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Noam Chomsky

Linguist/Social Commentator

Chomsky, the founder of modern Linguistics, is also among the leading leftist thinkers in the world. Some of his quotes:

'Like everyone participating [in Science, Religion, Reason and Survival an Edge Discussion of BEYOND BELIEF] I'm what's called here a "secular atheist," except that I can't even call myself an "atheist" because it is not at all clear what I'm being asked to deny.'

"As for the various religions, there's no doubt that they are very meaningful to adherents, and allow them to delude themselves into thinking there is some meaning to their lives beyond what we agree is the case. I'd never try to talk them out of the delusions, which are necessary for them to live a life that makes some sense to them. These beliefs can provide a framework for deeds that are noble or savage, and anywhere in between, and there's every reason to focus attention on the deeds and the background for them, to the extent that we can grasp it." (source: Science, Religion, Reason and Survival)

"...the Bible is probably the most genocidal book in the literary canon." (source: Interview with Noam Chomsky) (PDF)

"You can see that in the polls too. I was just looking at a study by an American sociologist (published in England) of comparative religious attitudes in various countries. The figures are shocking. Three quarters of the American population literally believe in religious miracles. The numbers who believe in the devil, in resurrection, in God doing this and that -- it's astonishing. These numbers aren't duplicated anywhere else in the industrial world. You'd have to maybe go to mosques in Iran or do a poll among old ladies in Sicily to get numbers like this. Yet this is the American population." (source: The Prosperous Few and the Restless Many)

"Just a couple of years ago, there was a study of what people thought of evolution. The percentage of the population that believe in Darwinian evolution at that point was 9% -- not all that much above statistical error. About half the population believed in divinely-guided evolution, Catholic church doctrine. About 40% thought the world was created a few thousand years ago." (source: The Prosperous Few and the Restless Many)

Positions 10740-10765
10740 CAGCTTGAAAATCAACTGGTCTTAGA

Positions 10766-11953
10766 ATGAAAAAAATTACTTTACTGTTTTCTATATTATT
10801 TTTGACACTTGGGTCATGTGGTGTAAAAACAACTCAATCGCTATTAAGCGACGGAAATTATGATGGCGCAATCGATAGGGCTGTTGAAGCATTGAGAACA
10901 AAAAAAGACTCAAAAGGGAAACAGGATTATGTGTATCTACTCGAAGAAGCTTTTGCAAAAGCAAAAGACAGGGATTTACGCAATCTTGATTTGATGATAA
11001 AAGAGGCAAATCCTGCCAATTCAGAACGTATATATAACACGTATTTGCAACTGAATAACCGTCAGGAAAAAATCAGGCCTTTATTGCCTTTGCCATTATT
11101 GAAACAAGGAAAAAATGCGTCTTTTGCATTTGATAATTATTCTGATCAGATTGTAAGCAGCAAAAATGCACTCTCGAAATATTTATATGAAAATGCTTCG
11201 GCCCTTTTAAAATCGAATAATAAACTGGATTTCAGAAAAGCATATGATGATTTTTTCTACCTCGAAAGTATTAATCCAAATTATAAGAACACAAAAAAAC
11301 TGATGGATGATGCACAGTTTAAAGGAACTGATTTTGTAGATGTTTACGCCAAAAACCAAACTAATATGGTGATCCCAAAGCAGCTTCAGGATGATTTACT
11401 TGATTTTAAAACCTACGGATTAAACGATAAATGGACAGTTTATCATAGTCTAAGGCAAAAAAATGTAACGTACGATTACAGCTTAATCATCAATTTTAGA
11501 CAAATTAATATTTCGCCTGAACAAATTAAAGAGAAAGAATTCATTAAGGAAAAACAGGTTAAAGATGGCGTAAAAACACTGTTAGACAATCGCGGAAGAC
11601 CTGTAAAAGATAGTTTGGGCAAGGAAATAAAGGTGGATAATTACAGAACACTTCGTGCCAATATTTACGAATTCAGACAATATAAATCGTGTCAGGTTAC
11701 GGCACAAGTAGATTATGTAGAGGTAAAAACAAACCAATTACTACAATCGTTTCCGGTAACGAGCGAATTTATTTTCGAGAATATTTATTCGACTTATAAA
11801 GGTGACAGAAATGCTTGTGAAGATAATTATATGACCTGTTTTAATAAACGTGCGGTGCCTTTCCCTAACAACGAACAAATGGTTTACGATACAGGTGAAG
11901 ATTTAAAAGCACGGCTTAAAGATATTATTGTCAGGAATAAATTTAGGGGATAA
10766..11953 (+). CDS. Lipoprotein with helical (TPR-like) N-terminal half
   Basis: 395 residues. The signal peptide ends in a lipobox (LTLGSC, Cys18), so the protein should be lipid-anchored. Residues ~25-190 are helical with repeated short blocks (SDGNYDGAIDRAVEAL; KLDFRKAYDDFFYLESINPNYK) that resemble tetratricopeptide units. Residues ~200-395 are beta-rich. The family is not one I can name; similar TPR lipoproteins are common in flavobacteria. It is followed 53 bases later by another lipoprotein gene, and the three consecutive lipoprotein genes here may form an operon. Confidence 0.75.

From ZNet's ChomskyChat (www.lbbs.org):

1998 May 17

Reply from [Noam Chomsky], to Darrenn Bills, on "Definition of God."

How do I define God? I don't. Divinities have been understood in various ways in the cultural traditions that we know. Take, say, the core of the established religions today: the Bible. It is basically polytheistic, with the warrior God demanding of his chosen people that they not worship the other Gods and destroy those who do -- in an extremely brutal way, in fact. It would be hard to find a more genocidal text in the literary canon, or a more violent and destructive character than the God who was to be worshipped. So that's one definition.

In the Prophets, one finds (sometimes) a different conception, much more humane. That's why the Prophets (the "dissident intellectuals" of their day) were persecuted, imprisoned, driven into the desert, etc. -- other reasons included their geopolitical analysis, unwelcome to power. The intellectuals who were honored and privileged were those who centuries later were called "false prophets." More or less a cultural universal. There were different conceptions of divinity associated with these tendencies, and Greek and Zoroastrian influences are probable causes for later monotheistic tendencies (how one evaluates these are a different matter).